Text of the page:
Cheqle Tadesse and his family waited

for their chance to come to Israel.

10 years

For Ethiopians who believe they have a legitimate immigration eligibility claim

In Hebrew, they are called 

or 'those who wait'.


they are told to leave their villages and come to the city of Gondar to wait.

"We farmed. We lived okay. But then we came to Gondar. It was a struggle.”

Cheqle, a farmer, had to rely on manual labor jobs.

The income was insufficient to sustain city life.

Cheqle’s brothers  in Israel sent the family money  to survive.


In Gondar, Cheqle and wife Asmera attended Sabbath prayers at the community center synagogue.

Israel does not recognize the Judaism of Ethiopians that arrived on Operation Tzur Yisrael, of which the Tadesse family was a part.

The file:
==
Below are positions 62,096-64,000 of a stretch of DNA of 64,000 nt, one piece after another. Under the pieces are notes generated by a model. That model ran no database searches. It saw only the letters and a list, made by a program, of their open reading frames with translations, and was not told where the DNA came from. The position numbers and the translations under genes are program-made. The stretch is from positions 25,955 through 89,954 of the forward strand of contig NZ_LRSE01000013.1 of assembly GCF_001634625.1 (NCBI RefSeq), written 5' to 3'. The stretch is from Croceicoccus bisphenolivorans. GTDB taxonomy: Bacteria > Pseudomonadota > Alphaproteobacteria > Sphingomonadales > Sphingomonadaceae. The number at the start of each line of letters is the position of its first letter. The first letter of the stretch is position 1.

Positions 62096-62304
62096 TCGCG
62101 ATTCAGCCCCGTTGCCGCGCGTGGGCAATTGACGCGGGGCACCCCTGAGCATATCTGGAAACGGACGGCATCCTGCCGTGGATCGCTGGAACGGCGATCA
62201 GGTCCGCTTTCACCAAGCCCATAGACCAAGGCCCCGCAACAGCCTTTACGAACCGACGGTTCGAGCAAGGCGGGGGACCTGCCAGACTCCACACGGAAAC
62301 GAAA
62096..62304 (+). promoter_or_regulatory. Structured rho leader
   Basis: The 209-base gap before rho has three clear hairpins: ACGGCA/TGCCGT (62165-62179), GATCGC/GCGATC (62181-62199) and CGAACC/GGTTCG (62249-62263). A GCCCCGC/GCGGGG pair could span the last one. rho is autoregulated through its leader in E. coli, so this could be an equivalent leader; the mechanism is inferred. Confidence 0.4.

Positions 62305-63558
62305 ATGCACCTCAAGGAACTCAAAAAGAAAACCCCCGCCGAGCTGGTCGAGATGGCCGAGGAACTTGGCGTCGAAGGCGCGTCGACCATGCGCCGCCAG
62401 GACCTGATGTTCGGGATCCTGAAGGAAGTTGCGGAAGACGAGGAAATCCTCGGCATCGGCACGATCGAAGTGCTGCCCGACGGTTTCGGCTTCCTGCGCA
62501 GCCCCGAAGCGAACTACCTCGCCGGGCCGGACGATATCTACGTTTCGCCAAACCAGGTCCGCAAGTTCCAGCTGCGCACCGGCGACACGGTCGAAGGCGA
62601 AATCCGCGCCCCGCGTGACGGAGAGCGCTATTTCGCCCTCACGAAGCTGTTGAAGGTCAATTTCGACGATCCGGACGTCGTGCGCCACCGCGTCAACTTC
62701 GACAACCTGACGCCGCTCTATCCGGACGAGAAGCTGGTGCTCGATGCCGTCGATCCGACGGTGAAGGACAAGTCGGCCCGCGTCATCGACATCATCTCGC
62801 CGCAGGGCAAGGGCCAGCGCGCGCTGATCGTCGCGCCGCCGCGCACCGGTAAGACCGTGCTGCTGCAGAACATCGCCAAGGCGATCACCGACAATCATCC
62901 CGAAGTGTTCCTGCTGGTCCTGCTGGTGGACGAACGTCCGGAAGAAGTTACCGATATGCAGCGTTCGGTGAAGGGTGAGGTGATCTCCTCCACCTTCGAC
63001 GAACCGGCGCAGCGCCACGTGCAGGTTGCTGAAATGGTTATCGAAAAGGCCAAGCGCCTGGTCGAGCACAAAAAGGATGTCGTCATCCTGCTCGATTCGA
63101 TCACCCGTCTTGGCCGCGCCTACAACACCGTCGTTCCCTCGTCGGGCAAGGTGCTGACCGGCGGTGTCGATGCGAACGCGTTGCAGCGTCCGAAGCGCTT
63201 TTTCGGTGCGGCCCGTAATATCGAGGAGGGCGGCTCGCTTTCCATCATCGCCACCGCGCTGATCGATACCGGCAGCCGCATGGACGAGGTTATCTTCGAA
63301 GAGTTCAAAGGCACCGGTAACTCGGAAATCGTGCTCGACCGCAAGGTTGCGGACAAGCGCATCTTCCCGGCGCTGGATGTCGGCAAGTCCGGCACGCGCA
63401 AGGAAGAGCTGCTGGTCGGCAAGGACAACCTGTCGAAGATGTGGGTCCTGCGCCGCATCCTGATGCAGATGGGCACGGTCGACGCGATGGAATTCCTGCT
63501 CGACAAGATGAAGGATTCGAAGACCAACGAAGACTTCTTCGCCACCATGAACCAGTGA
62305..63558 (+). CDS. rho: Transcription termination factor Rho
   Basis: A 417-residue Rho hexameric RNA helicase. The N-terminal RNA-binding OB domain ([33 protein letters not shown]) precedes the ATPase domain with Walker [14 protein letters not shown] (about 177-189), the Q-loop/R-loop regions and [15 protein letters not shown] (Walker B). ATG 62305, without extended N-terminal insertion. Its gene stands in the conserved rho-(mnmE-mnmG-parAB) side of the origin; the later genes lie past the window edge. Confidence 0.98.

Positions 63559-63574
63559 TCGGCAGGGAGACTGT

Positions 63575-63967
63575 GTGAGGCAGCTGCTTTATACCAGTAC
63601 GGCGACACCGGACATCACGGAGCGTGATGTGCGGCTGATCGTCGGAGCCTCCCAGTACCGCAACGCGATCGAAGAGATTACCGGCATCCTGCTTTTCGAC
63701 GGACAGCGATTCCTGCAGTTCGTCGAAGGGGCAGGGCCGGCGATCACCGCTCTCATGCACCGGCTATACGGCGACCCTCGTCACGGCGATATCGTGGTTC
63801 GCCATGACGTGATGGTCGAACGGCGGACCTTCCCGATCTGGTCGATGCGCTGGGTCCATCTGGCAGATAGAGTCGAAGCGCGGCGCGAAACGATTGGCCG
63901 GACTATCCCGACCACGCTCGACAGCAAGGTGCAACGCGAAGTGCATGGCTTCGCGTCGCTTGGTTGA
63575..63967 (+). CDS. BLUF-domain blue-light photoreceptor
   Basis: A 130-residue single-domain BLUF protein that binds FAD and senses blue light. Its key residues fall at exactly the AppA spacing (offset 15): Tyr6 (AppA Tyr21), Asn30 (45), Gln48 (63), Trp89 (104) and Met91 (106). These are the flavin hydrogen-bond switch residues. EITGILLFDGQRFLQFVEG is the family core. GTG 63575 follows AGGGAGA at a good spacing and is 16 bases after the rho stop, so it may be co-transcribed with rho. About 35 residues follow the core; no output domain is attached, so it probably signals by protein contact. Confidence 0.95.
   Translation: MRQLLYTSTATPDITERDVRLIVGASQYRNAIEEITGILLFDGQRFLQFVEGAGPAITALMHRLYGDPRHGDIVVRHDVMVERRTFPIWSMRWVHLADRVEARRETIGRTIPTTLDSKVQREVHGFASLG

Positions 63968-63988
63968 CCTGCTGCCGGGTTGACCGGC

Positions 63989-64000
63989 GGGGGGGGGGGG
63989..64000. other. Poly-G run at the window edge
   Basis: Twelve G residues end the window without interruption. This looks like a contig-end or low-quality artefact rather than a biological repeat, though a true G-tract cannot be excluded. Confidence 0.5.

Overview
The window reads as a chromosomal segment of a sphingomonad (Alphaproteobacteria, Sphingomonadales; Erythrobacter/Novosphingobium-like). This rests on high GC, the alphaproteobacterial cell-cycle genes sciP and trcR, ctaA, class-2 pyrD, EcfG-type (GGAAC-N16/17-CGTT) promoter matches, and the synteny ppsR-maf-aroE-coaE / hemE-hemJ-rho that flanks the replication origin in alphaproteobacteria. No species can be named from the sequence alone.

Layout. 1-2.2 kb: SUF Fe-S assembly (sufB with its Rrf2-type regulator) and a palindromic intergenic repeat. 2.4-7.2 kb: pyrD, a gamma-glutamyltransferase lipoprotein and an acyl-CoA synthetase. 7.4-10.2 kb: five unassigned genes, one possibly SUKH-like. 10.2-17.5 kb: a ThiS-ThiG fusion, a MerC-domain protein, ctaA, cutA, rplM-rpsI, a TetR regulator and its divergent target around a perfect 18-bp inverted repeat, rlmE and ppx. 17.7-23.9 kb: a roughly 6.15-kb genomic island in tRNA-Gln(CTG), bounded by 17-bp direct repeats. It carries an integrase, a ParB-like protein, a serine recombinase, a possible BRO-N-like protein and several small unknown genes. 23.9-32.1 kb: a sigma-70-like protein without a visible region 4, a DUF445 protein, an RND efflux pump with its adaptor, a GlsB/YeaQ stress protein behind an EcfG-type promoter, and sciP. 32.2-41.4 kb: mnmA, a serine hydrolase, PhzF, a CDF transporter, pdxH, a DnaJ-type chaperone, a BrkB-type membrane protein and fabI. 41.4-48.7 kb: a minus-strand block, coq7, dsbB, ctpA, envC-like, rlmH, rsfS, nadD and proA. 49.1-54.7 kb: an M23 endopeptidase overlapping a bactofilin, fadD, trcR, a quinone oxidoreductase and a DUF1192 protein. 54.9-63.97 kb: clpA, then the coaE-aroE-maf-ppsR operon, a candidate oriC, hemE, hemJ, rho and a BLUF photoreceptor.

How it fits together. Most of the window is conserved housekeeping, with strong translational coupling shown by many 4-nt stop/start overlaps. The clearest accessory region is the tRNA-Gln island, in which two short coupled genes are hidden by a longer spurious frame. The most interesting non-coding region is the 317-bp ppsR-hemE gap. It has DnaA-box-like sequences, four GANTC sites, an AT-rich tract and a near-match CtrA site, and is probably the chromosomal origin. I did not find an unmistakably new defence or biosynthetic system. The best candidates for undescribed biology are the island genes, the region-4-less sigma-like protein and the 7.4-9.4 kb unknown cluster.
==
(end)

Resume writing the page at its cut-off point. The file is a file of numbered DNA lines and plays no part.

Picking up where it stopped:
Upon arrival, these immigrants are taken to Absorption Centers spread across the country.

They are enrolled in Orthodox conversion courses.

Housing costs are deducted from their monthly immigrant benefits.

Attendance is tied to their residency status.

Though he lives in Israel now, Cheqle retains his expired residency certificate from a  subsection of Gondar.

In Amharic, his religion is listed as Jewish.

When the Tadesse family finally arrived in Israel, and reunited with their family, Cheqle says:

Cheqle and Asmera attend Hebrew language classes at the Absorption Center.

Cheqle, who fell ill 4 years ago, has only begun to regain his speech in the past year.

“I go, I never miss," says Cheqle.

"But he forgets because of his illness,” adds Asmera.

“But even in spite of that, I still go.”